The Hildebrandine reforms have classically been interpreted by Roman Catholic writers as necessary, cleansing, and helpful, and by Protestant writers as usurping and tyrannical. Because they pitted leaders in Italy (even if at first they were German!) against German emperors, they have also been interpreted nationalistically. German historians following this line typically regarded the Empire as the First Reich, and saw its humiliation by the papacy as a wrong which history would avenge.

Early reforming popes

  • Leo IX (1049–1054). Held synods at Rome, Pavia, Mainz, Reims. Condemned simony, clerical marriage, and the eucharistic heresy of Berengarius. Traveled considerably. Appointed first bishop of Iceland. Tensions with Constantinople on the eve of the schism. War with Normans. Made Hildebrand cardinal-subdeacon and administrator of the papal patrimony.
  • Victor II (1054–1057). A kinsman of the emperor; bishop of Eichstatt. A synod at Florence reconfirmed condemnations of simony and clerical marriage; several bishops in violation were deposed. Present at emperor's death; protected the succession of the latter's son (Henry IV).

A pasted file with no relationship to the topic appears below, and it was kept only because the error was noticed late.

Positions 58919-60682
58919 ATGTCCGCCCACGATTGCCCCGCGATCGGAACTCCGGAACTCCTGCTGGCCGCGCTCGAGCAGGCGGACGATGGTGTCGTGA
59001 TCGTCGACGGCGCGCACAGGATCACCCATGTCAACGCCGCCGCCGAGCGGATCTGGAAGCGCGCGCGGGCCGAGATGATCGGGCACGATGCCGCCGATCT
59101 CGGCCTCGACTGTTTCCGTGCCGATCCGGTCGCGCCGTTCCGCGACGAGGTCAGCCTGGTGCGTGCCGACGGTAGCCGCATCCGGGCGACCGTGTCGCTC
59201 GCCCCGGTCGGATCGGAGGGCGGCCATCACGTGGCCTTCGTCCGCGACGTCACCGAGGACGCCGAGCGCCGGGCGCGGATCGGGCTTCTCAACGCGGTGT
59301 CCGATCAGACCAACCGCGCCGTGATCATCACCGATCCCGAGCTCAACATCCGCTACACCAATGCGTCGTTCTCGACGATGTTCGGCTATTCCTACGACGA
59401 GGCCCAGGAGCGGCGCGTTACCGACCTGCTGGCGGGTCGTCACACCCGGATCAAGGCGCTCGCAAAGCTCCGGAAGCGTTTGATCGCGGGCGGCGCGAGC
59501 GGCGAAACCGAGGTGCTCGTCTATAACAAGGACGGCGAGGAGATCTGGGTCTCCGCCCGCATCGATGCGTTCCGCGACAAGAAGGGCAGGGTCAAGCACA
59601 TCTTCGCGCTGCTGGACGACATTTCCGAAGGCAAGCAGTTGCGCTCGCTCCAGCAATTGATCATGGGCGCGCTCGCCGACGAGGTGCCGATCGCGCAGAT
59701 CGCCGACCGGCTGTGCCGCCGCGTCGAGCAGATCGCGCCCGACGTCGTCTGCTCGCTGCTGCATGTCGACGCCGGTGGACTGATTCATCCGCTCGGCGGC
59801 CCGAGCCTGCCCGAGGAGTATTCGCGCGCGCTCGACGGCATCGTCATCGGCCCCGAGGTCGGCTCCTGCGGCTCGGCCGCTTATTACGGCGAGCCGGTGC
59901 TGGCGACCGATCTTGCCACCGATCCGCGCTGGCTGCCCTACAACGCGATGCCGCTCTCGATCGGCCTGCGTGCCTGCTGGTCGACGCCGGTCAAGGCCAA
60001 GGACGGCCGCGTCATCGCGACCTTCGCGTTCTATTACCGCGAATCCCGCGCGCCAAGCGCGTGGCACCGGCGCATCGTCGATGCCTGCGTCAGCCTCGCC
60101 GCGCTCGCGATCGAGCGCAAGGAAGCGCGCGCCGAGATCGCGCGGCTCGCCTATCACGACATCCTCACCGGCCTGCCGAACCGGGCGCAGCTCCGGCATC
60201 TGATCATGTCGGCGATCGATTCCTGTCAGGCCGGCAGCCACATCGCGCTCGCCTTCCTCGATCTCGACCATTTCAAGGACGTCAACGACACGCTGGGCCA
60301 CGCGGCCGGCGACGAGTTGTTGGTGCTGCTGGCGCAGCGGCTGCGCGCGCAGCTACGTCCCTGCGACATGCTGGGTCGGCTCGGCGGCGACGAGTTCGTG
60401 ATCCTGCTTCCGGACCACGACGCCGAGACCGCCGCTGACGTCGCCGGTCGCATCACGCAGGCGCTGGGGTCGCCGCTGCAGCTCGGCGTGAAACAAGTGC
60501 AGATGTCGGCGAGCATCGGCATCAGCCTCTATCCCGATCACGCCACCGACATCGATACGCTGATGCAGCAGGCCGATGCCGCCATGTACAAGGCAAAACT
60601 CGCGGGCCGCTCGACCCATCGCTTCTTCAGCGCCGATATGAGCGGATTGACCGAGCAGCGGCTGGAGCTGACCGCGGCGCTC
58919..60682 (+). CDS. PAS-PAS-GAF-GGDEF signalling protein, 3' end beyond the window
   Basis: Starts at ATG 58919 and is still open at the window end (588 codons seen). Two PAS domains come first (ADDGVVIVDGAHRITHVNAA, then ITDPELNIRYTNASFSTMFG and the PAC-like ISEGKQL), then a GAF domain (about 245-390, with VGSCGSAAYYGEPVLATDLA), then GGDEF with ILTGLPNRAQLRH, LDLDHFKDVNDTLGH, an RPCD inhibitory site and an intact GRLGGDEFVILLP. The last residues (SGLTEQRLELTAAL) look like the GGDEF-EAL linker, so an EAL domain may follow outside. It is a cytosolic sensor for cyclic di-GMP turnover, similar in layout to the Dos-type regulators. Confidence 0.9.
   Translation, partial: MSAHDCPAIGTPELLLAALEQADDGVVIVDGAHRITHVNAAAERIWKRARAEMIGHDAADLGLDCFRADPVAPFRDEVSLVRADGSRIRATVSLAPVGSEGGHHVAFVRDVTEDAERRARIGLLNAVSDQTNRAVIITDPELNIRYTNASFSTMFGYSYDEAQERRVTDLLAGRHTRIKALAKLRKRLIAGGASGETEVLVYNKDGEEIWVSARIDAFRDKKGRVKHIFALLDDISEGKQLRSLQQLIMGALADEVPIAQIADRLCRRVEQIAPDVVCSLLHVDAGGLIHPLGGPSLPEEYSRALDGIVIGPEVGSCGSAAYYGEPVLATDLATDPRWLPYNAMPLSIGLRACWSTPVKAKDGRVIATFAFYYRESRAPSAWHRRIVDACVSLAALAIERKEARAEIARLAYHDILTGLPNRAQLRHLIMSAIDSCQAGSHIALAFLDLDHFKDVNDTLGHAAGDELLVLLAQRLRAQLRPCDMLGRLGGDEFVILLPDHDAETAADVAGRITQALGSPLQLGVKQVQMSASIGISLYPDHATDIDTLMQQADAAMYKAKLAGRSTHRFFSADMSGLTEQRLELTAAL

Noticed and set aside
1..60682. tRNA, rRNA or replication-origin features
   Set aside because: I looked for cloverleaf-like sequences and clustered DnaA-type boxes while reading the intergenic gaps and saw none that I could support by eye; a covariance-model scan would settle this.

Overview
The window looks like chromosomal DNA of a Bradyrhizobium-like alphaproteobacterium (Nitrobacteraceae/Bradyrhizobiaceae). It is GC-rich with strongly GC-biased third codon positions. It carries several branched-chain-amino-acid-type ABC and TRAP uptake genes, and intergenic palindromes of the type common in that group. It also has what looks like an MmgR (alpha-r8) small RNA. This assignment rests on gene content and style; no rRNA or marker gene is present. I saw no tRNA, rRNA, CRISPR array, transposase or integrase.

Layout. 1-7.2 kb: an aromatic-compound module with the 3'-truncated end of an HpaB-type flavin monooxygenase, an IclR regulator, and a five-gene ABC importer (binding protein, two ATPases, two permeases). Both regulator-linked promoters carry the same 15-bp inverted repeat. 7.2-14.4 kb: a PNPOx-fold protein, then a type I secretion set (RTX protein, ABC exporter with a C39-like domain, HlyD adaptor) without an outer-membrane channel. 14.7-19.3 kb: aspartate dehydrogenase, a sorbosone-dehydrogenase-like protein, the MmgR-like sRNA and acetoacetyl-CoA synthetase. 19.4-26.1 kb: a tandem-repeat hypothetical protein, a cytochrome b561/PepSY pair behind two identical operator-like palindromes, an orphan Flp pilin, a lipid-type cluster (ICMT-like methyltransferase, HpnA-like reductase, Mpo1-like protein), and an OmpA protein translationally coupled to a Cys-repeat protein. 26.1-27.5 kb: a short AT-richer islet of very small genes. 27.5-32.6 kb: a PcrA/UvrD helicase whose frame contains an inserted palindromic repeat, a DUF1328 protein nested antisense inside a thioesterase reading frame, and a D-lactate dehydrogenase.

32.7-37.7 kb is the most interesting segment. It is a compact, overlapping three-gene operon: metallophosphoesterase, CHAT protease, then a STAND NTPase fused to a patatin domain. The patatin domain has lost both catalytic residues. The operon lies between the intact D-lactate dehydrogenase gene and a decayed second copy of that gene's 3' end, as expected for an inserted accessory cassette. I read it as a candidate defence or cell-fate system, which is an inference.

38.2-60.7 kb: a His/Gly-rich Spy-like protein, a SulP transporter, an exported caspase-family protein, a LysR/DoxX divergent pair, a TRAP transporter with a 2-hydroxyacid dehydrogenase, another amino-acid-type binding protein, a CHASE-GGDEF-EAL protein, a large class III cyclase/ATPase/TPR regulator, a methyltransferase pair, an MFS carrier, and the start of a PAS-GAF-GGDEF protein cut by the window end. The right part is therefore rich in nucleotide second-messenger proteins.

• Stephen X (1057–1058). Made cardinals of the zealous reformers Peter Damian and Humbert. Tensions with Normans and Constantinople.
  • Nicholas II (1058–1061). Was elected through Hildebrand's efforts. Bested an antipope. Received Norman assistance. Supported the reforming Pataria party of Milan. A synod at the Lateran in 1059 decreed that cardinal bishops would nominate, and all cardinals would elect, the pope; the pope granted the emperor the privilege of confirming. This legitimated his own election as pope, which had followed this procedure. A German synod condemned this decree. Berengarius abjured. Lay investiture was condemned. An alliance with the Normans was reached; they would defend the Holy See. Hildebrand was made archdeacon.
  • Alexander II (1061–1073). Contested an antipope supported by the imperial regent and Roman aristocratic families. Made Hildebrand chancellor. Supported William of Normandy's conquest of England; appointed Lanfranc primate of England. Punished simoniacal and married clergy.